Pay Equity

While the world sees incremental shifts toward more fair and welcoming workplaces, shortcomings in gender pay equity pervade in the global workforce. The global pay equity gap is closing so slowly that The United Nations estimates it will take 257 years to close it—that is, if progress steadily continues at its current glacial pace. Women earn 77 cents for every dollar men earn for work of equal value. That gap is even wider for women with children and women of colour.

In the UK, the overall gender pay gap in April 2020 was 7.4%, down from 9.0% in April 2019—but for all employees (full-time and other-wise), the gender pay gap was 15.5% in 2020. That indicates that part-time and other workers suffer from more severe inequities when it comes to gender pay disparity.

Led by supersonic voices like the soccer star Megan Rapinoe, along with the rest of her champion U.S. Women’s Soccer team, the fight for equal pay for women is gaining visibility but not gaining the swift progress that is needed for true equality. If some of the most prominent professional women in the world who win games in one of the high-grossing sports in the world are still fighting fiercely to receive equal pay, what does that mean for average women working average jobs?

A Pew Research Center report on gender pay inequality shows that little has changed since the 1980s to narrow the gap between men’s and women’s salaries. In 2018, women earned 85% of what men earned, according to the Pew analysis. Multiple studies by McKinsey & Company reveal just how severely women are underrepresented at every level of the corporate ladder and only 38 percent of companies even set targets for gender representation.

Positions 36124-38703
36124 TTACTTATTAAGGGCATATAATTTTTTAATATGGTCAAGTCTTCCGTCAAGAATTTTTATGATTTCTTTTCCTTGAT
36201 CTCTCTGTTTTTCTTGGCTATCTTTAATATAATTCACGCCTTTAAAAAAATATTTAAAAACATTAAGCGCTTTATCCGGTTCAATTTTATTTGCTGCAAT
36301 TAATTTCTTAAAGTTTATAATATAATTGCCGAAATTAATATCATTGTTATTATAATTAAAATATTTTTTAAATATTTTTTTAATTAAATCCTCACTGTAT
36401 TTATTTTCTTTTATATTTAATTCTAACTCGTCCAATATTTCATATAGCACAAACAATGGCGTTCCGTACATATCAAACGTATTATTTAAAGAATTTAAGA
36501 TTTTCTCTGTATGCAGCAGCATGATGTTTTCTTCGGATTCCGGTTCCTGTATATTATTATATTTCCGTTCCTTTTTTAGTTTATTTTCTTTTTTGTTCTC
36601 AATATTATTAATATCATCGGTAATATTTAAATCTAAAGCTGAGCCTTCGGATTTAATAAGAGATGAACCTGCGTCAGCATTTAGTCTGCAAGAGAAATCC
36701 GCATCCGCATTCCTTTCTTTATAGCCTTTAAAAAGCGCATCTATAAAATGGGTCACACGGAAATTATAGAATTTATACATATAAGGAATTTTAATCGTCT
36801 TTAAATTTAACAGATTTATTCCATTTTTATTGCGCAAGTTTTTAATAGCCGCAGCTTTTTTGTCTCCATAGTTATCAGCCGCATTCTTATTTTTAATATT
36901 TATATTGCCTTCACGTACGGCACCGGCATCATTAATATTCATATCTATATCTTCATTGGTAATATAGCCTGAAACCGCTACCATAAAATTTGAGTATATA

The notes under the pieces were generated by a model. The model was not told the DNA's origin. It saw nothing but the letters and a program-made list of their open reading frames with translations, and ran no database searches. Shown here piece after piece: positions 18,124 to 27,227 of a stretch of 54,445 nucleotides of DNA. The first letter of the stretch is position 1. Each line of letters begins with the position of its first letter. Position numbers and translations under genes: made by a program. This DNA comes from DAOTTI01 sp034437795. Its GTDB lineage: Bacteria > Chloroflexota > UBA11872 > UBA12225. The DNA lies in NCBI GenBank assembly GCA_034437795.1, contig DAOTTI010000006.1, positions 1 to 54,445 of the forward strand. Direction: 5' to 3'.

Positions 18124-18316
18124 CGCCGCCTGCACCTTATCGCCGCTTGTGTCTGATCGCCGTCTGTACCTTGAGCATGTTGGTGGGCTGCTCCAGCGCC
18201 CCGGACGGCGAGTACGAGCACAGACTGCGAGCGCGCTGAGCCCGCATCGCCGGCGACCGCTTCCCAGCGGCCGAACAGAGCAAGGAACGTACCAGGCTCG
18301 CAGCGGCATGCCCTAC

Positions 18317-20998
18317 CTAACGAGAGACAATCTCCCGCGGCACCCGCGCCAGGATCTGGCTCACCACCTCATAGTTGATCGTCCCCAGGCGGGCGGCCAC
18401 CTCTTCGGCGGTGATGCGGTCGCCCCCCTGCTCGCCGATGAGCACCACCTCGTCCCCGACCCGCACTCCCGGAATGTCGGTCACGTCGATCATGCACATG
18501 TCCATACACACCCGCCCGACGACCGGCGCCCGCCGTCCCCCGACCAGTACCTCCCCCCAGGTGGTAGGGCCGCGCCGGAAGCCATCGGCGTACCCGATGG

Concentrated in lower-paid, lower-skill work with greater job insecurity, and carrying out at least two and a half times more unpaid household and care work than men, women are trapped in the bottom rungs of earnings. But even women doing equal work, armed with equal education levels and expertise, are earning less than men.

The disparity for Black and Latina women of color is even more severe. In the U.S. in 2019, Latina women earned only $0.55 for every dollar paid to white, non-Hispanic men. Black women, on average, earned $0.63 of that dollar, and Native American women earned just $0.60. Asian American and Other Pacific Islander women fared just a little better, at $0.85 on the dollar.

The New York Times paints a starker comparison: since the pandemic, “Black women would have to work until Aug. 3, 2021, to earn what men made in 2020. For Latina women, the date doesn’t come until Oct. 21.”

OrgChart Gender Pay Equity Analysis

The good news is this: employers and governments around the world are intentionally setting aggressive goals and making progress. SHRM reports that the percentage of employers conducting a gender-based pay equity analysis rose to 56 percent in 2020, up from 35 percent in 2016.

Analyse and Visualizse Pay Equity

OrgChart allows companies to analyse and visualise pay equity with clarity. The application allows you to drill down into specific departments or geographies within the company to identify areas for improvement. The results can be exported into a variety of formats; PowerPoint, Excel Spreadsheet or Interactive PDF among others to best accommodate the audience. Conducting a regular gender-based pay salary analysis is the first step in correcting this still pervasive workplace discrepancy. See how to analyze the diversity of your workplace by signing up for a free demo with one of our experts.